Contributed by: Rachana Arya
Acid reflux and chronic heartburn are signs of gastroesophageal reflux disease or GERD. GERD is a more severe kind of acid reflux that can be quite uncomfortable. This dangerous illness can potentially result in precancerous alterations in the esophageal lining. Unfortunately, just like many other medical conditions, misconceptions about this ailment are also widespread. In this article, we debunk some of the most prevalent misconceptions about GERD and set them straight.
How is GERD diagnosed?
If you experience persistent and frequent symptoms, you should talk to a specialist in gut medicine known as a gastroenterologist to determine the underlying cause. Your doctor will undertake a complete physical examination in order to diagnose GERD, during which you must detail your symptoms and medical history. If your doctor notices the common signs of reflux illness, such as heartburn and regurgitation, he or she may begin therapy without completing any diagnostic tests.
However, laboratory testing may be carried out if the following conditions are met:
- Your signs and symptoms are unusual.
- There is an enhanced risk of esophageal injury.
- Initial treatment does not seem to be helping the symptoms
- Anti-reflux surgery is being considered by your doctor
The following are some of the GERD diagnostic procedures:
- Endoscopy of the upper intestine
- Testing for reflux (wireless pH/pH impedance)
- Manometry of the esophagus
- Esophagram with barium
Myth #1: GERD does not affect the quality of life
Surveys show that the presence of GERD can have a significant negative impact on all domains of the patients’ lives – physical state, emotional state, social functioning, and an impact on productivity. GERD causes unpleasant symptoms such as heartburn, bloating, or discomfort, which may be present throughout the day or even appear during sleep.
Chronic and poorly treated GERD may lead sufferers to experience impairment in vitality, emotional distress, reduced physical and social activity. Studies have also revealed specific symptoms like reduced enjoyment of food (which was mainly associated with provoking symptoms), sleep disturbance, and difficulty in concentration at work when GERD was present.
Myth #2: Excess acid production causes GERD
Another old misconception. The problem in GERD is not only the volume of acid. The amount of acid produced in the stomach of a GERD patient is generally normal, but the problem is that the acid is created in the wrong place. The acidic stomach contents move backward into the esophagus instead of staying in the stomach.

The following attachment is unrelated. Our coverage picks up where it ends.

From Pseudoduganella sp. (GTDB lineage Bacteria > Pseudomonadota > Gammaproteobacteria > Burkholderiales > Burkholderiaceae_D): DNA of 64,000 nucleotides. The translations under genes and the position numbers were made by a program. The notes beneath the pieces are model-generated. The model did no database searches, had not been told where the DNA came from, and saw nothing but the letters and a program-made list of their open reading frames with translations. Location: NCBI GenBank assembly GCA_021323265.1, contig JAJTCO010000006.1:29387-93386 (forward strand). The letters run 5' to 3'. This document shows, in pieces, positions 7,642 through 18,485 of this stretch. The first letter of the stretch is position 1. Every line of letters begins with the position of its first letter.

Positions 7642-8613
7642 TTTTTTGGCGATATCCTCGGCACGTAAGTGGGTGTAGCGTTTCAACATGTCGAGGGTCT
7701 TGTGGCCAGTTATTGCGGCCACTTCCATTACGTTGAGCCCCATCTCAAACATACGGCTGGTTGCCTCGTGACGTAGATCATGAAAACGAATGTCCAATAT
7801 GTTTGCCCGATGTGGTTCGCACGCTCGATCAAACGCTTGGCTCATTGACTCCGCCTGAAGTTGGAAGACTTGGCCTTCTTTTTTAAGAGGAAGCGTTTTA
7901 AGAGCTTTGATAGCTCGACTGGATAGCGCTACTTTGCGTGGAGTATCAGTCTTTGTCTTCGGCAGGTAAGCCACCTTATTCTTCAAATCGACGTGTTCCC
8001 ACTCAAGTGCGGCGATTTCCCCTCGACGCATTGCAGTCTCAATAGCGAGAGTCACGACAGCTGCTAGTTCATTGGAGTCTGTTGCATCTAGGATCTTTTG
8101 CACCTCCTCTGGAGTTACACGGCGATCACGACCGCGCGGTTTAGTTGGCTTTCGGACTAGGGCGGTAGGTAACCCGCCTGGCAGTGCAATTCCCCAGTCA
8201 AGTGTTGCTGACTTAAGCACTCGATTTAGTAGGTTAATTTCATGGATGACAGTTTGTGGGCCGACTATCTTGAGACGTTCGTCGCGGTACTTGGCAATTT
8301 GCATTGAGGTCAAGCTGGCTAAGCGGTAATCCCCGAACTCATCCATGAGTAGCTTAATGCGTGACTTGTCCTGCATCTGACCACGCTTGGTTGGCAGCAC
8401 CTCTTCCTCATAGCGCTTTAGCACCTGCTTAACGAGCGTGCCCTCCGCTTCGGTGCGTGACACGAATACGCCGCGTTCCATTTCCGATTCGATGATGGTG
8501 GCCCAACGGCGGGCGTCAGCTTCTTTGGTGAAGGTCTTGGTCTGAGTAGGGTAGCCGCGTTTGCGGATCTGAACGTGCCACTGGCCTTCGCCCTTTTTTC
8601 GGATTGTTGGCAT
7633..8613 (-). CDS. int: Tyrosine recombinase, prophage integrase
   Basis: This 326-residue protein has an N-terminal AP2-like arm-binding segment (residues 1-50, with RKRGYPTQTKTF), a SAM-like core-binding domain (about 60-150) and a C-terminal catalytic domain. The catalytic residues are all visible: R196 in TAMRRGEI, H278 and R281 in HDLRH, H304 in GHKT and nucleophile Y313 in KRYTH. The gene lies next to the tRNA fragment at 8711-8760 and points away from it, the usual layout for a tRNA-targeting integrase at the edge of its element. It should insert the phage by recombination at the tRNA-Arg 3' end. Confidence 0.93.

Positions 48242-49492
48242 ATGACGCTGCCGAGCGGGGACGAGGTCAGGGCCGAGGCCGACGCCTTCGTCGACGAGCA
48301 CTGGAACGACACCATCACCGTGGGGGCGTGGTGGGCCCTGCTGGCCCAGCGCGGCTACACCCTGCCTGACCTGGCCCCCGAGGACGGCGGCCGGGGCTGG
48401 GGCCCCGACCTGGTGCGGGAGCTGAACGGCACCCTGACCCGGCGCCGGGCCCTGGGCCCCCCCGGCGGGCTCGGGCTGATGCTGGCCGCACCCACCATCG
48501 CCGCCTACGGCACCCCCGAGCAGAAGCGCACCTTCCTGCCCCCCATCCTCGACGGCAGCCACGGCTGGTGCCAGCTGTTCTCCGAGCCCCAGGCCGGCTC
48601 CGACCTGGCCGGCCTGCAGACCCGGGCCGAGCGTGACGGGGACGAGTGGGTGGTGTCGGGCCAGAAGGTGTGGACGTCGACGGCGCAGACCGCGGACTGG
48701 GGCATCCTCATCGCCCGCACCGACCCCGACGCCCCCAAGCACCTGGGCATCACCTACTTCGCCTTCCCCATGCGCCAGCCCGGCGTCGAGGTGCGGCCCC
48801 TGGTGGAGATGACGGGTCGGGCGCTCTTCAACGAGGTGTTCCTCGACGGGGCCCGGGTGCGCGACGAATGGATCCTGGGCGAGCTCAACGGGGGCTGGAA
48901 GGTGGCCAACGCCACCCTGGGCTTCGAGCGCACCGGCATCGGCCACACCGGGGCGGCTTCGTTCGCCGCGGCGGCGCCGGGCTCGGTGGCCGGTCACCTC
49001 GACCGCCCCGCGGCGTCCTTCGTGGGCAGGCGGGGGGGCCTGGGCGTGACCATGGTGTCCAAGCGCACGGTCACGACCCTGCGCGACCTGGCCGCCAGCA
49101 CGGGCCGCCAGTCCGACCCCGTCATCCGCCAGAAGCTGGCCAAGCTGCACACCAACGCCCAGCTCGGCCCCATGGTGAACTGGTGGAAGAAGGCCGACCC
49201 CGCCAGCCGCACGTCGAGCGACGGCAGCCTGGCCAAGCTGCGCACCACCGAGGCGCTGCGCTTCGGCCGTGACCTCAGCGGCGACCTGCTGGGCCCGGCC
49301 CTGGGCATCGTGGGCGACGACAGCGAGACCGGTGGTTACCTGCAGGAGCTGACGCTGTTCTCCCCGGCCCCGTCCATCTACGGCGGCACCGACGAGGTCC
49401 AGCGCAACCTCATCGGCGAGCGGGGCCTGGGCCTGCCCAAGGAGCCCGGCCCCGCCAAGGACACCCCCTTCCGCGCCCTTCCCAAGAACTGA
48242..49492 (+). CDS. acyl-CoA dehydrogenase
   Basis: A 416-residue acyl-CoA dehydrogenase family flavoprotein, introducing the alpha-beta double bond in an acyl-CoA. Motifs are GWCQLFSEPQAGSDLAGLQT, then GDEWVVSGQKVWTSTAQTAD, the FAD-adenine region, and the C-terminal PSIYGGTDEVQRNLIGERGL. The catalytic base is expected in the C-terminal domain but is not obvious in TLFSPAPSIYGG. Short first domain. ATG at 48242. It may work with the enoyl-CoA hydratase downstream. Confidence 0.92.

This can occur due to various reasons:
- The muscle does not tighten properly
- It doesn’t shut properly or quickly enough, allowing stomach contents to wash back up
- If a person eats excessively, the stomach muscle may get so stretched that it is unable to function properly
Myth #3: GERD causes complications only in the esophagus
This is a completely false myth. Heartburn is the most well-known symptom of GERD, however, it is not the only symptom or problem. According to recent research, GERD may develop or aggravate asthma. People with GERD are more likely than others to develop heart disease, which is characterized by irregular heartbeats, plaque build-up in the arteries of the heart, and reduced blood supply to the heart.
Another problem is hoarseness in the throat or around the vocal cords, which is caused by acid reflux irritation. Chronic cough, sinusitis, sleep disturbances, and sore throat are all possible side effects. The most serious complication of chronic and long-term GERD is the development of Barrett’s esophagus.
Myth #4: Too much stress causes GERD
Although experts are still not sure about the link between GERD and anxiety, it is known that worry and stress can induce or worsen GERD symptoms. The stress can both be physical or mental. Increased levels of stress may create changes in the brain that increase the sensitivity of pain receptors, making you physiologically more sensitive to even minor increases in acid levels. So it would not be wrong to say would be that too much stress worsens GERD.
Myth #5: There is no treatment for GERD
This is the biggest myth. There are several management strategies to counter GERD. General treatment includes prescription medications and over-the-counter remedies along with subtle dietary and lifestyle modifications.
The following lifestyle changes can help ease the symptoms of GERD:
- Quit smoking
- Avoiding alcohol
- Decreasing weight, if you’re overweight
- Eating smaller portions of food
- Wearing loose-fitting garments
- Avoiding carbonated beverages
- Avoiding foods that cause reflux
- Avoiding lying down immediately after a meal
- Refraining from eating 2 to 3 hours before going to bed
Myth #6: GERD cannot cause serious complications
Most people tend to believe that GERD is a common disease like flu and is not really serious. This is a serious mistake and GERD should not be taken lightly. Most often, GERD doesn’t cause serious complications, however, in some cases, it can lead to serious or even life-threatening health problems.
Barrett’s esophagus, esophageal strictures, erosive esophagitis, and even esophageal cancer can occur if it is not adequately treated. So it is important to seek treatment to help decrease the likelihood of developing serious or life-threatening complications.
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